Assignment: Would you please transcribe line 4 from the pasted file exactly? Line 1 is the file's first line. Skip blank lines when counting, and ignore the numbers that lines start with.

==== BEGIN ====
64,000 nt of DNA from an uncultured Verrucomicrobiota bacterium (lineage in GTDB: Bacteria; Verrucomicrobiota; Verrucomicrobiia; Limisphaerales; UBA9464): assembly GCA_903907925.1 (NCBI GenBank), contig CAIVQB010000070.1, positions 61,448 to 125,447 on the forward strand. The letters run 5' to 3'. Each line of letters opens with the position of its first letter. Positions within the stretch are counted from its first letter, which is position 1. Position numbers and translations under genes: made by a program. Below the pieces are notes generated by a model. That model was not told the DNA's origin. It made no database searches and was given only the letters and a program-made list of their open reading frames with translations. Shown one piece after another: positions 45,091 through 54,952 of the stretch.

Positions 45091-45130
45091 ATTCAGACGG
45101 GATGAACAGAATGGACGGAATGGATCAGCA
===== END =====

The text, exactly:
45101 GATGAACAGAATGGACGGAATGGATCAGCA